Out of the corner of her eye, she noticed the rigid way the new customer held herself, leaning her entire body away at an awkward angle. The woman was graying and stooped with age, which made the contortion act all the more laughable. She'd pressed herself into the corner of the small shop, carrying on as though she were sharing the space with a rabid animal and not a nineteen-year-old girl.
Unable to help herself, Jasminda closed her eyes and focused on the well of power within her. By itself, her Song was nothing but raw potential, a match waiting for a strike. But when the rush of Earthsong swept over her, the match caught fire, burning bright.
She extended her arms and scrutinized the deep, rich tone of her skin, so different than everyone else in the town, than just about everyone in the entire country of Elsira. The energy rippling through her gave her a deeper connection to her body. She became even more aware of her skin, how it knit together over muscle and bone. Silently, she sang a spell to shift its color to match the muted, less vibrant shade of the astonished women before her.
"Better?" She looked up, wearing a sweet smile as a mask.
The older woman made a sound like a cat struggling with a hairball and stumbled back, grabbing at the doorknob several times before catching hold.
"Grol witch," she muttered, then wrenched the door open and fled. The little bell jingled mercilessly.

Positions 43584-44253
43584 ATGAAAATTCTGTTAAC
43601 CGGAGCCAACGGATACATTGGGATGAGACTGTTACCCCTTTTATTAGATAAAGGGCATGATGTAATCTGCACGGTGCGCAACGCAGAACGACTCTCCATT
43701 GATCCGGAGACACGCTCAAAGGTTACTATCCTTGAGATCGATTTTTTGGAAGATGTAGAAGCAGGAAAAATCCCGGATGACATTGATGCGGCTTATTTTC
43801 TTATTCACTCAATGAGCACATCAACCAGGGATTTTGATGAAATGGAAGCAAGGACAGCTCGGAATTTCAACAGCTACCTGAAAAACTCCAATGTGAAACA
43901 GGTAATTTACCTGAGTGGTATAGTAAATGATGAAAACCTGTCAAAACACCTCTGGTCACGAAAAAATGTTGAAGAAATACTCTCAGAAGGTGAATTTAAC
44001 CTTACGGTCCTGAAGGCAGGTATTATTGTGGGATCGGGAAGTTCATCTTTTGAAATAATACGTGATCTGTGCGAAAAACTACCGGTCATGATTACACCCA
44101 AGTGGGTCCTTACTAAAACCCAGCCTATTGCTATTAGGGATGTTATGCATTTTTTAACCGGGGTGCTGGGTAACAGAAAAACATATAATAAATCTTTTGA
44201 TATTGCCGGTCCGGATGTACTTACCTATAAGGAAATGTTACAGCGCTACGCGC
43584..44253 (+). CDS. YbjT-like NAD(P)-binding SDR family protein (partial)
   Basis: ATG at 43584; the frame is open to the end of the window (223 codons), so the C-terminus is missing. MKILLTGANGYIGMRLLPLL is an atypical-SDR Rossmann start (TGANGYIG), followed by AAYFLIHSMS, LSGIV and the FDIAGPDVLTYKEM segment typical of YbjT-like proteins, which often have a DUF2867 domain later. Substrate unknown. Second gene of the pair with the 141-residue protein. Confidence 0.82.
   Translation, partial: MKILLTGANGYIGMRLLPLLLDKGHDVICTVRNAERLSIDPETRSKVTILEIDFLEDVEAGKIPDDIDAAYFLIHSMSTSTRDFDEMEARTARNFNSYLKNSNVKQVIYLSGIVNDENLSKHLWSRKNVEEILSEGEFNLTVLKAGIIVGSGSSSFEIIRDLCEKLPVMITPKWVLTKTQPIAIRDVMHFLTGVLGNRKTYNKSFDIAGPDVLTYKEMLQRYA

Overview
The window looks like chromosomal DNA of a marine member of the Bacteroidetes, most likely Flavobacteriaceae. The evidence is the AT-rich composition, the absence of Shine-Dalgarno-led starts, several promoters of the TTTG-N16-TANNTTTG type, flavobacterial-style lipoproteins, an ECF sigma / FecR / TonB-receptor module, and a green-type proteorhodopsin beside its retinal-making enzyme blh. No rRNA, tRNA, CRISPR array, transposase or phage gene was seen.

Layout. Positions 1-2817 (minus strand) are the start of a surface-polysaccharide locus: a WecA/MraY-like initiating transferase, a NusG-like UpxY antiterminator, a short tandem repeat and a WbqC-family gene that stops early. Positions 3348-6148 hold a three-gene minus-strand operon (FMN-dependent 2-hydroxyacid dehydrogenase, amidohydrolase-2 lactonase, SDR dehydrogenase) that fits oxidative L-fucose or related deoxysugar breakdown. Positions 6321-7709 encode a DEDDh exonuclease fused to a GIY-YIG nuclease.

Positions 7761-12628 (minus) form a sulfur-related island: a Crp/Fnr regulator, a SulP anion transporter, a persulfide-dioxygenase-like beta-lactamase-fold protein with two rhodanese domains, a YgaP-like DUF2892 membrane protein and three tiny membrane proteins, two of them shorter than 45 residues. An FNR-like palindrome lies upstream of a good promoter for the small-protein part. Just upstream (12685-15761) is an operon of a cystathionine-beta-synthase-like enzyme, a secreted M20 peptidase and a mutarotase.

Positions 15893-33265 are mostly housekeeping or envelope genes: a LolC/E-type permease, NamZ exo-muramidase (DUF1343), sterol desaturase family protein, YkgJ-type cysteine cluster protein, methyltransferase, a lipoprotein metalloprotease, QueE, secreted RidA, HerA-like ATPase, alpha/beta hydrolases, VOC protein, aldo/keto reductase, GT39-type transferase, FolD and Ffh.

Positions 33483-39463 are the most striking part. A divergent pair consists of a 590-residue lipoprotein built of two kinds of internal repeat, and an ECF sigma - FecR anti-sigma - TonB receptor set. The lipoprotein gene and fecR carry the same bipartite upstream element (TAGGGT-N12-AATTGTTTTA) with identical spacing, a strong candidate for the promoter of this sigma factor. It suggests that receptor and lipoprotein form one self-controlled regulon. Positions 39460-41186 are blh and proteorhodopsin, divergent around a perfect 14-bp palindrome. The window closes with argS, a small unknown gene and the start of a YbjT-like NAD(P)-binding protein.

The postmistress shot her a murderous glare and backed away, once again retreating behind the curtain separating the front area from the back.
Jasminda's brittle smile crumbled. She released her hold on Earthsong, and her skin changed back to its natural hue. She really shouldn't have wasted her power; she was weak enough as it was. There was no telling what she might meet on the journey home, and she couldn't afford to exhaust herself.
Frowning, she ripped open the unexpected letter from the unknown solicitor. She scanned the text, but the words inside were so formal she could barely make sense of them. A telephone exchange and number were printed on the letterhead. Jasminda had never phoned anyone before—hadn't had anyone to call—but the legal language on the page was gibberish, and she needed to have someone decipher it.
The letter and documents included must have something to do with the tax lien against the farm. Could this be the good news she'd been hoping for? Perhaps the tax bureau had turned the case over to the lawyers for her appeal. She didn't know how these things usually happened.
"How do I phone Rosira?" she called out. The post station had installed a public telephone kiosk six months before. Jasminda approached it warily.
The postmistress fought the dividing curtain in her rush to the front. "Who does someone like you have to call in the capital?" Her deep-set eyes narrowed.
"How. Is. It. Done?" Jasminda pressed her lips together, forming a barrier against other, harsher words she longed to say.
The woman paused, hands on her hips, before relenting. "Pick up the handle and click the lever a few times until the operator comes on. She'll tell you how much it'll be."
"Thank you." Jasminda smiled tightly and followed the postmistress's instructions. The operator's staticky voice announced that the call would be five tenthpieces. Jasminda dumped her change in the slot then waited long minutes for the call to be connected.
Once through to the solicitor's office, she had to wait again to be directed to the man named on the letter she'd received, a Mr. Niqolas Keen.
"It's really very simple, miss." His tone was clipped as if he was in a great hurry. "You sign the paperwork in front of a witness, alert us, and forty thousand pieces will be wired into your bank account."